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Engineering reassumes a proper role

editorial

One of the welcome developments at the design end of the construction industry in recent years has been the increasingly fruitful relationship between architects and engineers - and not just the structurals, but across the board. A new self-confidence among the engineering profession is one reason for its first-ever fully-fledged exhibition, taking place at the National Exhibition Centre next week (19-21 May, ticket hotline 0123 426467 - it's free for aj readers). Everything from soil mechanics to major bridge designs will be on display, reminding us that the giants who created the uk construction industry were more likely to be engineers than anything else.

Martin Pawley would no doubt argue that engineers produce more 'authentic' buildings and structures than architects, because their field of activities is more focused, and less subject to the interference of the planning system and the heritage lobby (art historians). Oil rigs look as they do because there is no need for them to do any more than fulfil the function of an oil rig. Ditto communications masts; interestingly, the problem facing the Orange group over the latter has led it to invest in a programme to design 'landmarks' incorporating the said masts, to make them acceptable in those locations where planners/conservationists are in control.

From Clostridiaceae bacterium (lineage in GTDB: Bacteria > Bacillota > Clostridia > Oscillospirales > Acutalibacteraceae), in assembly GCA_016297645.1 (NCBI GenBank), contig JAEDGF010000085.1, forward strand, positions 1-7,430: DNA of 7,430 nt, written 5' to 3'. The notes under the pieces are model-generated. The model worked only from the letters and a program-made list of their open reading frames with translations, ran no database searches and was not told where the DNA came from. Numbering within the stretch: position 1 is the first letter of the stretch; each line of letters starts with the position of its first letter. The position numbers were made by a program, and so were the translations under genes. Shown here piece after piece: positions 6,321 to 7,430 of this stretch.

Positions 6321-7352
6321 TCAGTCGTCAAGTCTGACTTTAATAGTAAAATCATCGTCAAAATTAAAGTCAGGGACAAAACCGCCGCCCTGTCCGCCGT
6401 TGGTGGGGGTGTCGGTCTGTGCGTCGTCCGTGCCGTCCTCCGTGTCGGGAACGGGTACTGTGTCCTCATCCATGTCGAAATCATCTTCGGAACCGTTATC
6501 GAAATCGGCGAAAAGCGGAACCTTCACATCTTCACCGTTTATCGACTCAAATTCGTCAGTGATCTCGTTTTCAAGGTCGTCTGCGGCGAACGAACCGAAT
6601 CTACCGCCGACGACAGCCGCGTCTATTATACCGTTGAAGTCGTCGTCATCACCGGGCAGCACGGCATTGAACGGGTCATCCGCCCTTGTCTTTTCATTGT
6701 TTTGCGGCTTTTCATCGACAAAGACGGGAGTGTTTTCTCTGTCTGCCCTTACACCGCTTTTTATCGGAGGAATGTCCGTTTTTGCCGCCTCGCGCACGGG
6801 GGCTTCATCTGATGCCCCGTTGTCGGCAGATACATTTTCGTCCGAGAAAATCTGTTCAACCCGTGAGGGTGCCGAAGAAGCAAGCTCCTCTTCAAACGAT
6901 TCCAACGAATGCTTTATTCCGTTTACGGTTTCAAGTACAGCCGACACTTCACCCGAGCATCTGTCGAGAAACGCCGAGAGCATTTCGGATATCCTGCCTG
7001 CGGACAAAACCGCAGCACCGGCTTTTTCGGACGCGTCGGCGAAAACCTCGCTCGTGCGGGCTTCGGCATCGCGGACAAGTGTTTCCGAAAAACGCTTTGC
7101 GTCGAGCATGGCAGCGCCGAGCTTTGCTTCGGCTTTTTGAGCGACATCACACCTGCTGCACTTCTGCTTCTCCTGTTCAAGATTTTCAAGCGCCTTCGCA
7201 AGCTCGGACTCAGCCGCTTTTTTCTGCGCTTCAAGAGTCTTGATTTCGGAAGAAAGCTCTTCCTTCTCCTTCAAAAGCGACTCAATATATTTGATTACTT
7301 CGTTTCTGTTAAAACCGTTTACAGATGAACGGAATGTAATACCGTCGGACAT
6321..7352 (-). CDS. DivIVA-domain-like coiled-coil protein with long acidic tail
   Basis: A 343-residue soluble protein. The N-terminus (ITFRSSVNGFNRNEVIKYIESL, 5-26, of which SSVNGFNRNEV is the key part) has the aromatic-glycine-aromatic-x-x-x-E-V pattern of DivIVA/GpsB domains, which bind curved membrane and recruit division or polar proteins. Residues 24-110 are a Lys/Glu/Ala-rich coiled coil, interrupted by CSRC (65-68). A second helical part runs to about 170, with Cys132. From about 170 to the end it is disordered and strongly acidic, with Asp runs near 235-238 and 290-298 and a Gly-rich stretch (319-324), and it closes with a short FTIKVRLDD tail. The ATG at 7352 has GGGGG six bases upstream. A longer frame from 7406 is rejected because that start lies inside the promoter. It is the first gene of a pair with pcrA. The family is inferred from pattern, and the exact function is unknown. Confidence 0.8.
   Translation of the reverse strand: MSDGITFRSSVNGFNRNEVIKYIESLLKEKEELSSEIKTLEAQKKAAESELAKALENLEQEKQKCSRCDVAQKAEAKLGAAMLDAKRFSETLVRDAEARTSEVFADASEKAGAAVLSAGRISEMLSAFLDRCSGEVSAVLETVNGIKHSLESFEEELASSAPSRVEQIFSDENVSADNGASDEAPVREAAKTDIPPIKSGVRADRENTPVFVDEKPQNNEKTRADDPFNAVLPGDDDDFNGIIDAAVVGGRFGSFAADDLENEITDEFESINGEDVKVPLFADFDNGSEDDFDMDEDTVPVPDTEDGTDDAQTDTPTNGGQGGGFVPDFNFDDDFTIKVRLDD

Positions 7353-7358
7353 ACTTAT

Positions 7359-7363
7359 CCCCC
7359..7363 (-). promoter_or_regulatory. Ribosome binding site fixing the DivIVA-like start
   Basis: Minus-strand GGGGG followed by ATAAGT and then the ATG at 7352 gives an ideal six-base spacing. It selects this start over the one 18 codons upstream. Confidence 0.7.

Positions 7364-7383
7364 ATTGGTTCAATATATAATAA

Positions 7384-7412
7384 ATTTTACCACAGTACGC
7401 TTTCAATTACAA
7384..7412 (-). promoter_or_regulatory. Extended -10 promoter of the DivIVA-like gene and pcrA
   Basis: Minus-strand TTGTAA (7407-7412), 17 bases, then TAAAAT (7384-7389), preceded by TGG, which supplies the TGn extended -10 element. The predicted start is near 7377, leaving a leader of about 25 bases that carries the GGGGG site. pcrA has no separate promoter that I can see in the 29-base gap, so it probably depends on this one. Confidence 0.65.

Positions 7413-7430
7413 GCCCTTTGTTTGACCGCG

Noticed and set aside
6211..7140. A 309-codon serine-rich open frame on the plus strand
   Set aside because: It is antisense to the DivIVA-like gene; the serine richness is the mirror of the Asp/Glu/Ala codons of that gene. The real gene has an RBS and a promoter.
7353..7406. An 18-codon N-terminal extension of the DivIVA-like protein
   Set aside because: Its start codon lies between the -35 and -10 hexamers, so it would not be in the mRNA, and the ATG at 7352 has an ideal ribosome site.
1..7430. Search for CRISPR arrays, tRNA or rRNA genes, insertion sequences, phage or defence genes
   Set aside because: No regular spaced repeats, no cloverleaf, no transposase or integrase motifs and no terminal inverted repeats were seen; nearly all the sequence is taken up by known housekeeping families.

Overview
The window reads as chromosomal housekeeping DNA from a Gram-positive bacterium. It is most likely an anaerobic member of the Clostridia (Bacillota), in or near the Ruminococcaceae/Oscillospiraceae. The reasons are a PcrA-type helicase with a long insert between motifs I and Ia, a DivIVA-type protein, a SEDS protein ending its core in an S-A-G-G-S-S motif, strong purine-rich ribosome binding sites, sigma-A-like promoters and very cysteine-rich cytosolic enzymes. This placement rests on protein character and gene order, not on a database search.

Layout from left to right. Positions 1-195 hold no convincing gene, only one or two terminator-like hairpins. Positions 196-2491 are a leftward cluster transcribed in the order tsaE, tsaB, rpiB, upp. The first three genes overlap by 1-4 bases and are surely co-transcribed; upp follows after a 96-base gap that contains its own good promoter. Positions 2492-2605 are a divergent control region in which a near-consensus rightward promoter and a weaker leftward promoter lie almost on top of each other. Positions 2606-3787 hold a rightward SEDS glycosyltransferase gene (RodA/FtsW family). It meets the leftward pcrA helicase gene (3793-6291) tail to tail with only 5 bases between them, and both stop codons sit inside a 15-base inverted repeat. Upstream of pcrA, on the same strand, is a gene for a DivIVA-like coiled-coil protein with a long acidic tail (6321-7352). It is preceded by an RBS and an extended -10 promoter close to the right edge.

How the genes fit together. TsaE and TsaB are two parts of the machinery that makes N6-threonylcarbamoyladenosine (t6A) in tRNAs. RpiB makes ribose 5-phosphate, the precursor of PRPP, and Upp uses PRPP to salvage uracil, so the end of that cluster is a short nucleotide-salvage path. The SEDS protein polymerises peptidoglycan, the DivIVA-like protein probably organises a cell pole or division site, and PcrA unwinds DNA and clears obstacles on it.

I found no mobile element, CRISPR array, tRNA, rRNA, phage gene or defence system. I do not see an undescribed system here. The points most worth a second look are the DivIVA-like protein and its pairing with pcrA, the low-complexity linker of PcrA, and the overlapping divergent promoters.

There is a problem about the authenticity/ functionalism argument, however: the definition of function. Is it true that the only purpose of a bridge is to get people from one side to the other? Not necessarily, any more than the Sydney Opera House was just an auditorium in which you could perform operas. The function of a building or structure need not simply be to fulfil its primary purpose; there may be a wider programme (and a bigger budget). That is why a folly can serve a function and be truly authentic - without being of any social purpose whatever. In the case of architects and engineers, what we seek in their creative combination is a formula where one plus one definitely makes more than two - and has a social purpose as well.

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